To what extent does mental health (MH) distress precede or follow voice disorder diagnoses?
Bottom Line: Most patients with voice and MH diagnoses received the MH diagnosis first; those patients were less likely to have ever seen an otolaryngologist.
Explore This IssueMay 2020
Background: Patients with voice disorders frequently have significant psychosocial distress or MH. It has been proposed that psychosocial distress may lead to voice disorders, and alternatively that voice disorders may precipitate distress, but a causal relationship remains to be determined.
Study design: Data review of 11,419 patients with both voice and MH diagnoses from January 2005 through July 2017 in a large health system data repository.
Setting: University of Minnesota Clinical Data Repository, Minneapolis.
Synopsis: Of the 11,419 individuals, 63% had an MH diagnosis first. There were more Medicaid users in the MH first group. Frequency of voice and MH diagnoses were compared, and voice first patients had higher rates of benign neoplasm of the larynx, laryngeal cancer, vocal fold paresis/paralysis, and laryngeal stenosis. MH first patients had an overall higher number of MH diagnoses in every category, including depression, anxiety, somatoform, and stress-related diagnoses. Sociodemographic factors associated with MH first diagnoses included age, female gender, and private and Medicaid insurance. MH first patients were more likely to see a PCP and have radiology tests for their voice concern, and less likely to ever see an ENT or to have a voice evaluation with speech and language pathology. In examining whether sequence of MH and voice diagnoses affected time from PCP to ENT, 5.6% saw a PCP and then an ENT. There was no difference between groups in the amount of time from a PCP visit to an ENT visit or in medication use. Limitations included the retrospective nature of databases, which cannot assess direct causality and have the potential for human error and data misclassification.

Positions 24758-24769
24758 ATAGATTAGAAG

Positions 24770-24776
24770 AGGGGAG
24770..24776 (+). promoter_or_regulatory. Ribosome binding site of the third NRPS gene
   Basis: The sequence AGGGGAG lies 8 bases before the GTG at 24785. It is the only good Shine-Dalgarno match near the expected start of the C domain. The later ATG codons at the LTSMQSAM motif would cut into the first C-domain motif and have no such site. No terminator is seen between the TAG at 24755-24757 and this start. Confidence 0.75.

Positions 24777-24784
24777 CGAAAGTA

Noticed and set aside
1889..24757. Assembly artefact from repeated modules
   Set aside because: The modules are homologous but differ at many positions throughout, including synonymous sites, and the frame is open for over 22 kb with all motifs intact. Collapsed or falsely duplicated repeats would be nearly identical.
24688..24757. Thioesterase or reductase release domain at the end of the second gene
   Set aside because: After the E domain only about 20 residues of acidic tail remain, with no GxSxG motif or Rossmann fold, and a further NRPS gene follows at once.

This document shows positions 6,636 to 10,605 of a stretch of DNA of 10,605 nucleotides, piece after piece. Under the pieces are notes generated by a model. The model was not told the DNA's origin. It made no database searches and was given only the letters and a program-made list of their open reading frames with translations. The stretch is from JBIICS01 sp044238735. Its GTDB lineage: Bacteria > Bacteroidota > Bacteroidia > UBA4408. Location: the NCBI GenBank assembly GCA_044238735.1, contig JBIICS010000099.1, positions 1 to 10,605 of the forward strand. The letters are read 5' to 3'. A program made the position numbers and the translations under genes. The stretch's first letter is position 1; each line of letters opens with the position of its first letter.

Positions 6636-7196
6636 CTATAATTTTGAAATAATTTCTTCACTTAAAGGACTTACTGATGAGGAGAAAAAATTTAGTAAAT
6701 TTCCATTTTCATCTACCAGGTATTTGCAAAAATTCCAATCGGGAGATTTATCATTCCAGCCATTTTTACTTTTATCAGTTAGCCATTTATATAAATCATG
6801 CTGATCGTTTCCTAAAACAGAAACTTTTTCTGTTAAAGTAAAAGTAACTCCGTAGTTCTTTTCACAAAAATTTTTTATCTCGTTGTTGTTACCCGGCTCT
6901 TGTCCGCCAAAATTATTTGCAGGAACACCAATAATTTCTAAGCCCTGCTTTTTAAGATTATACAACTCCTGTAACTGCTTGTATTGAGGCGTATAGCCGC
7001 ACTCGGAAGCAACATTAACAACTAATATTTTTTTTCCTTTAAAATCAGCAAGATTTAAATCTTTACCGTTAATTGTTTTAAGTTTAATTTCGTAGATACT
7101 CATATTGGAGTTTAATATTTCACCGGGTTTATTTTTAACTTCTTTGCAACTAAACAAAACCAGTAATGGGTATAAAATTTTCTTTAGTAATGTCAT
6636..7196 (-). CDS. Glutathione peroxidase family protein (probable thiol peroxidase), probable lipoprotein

Citation: Jordan VA, Cohen S, Lunos S, Horvath KJ, Sieger G, Misono S. Mental health and dysphonia: Which comes first, and does that change care utilization? Laryngoscope. 2020;130:1243-1248.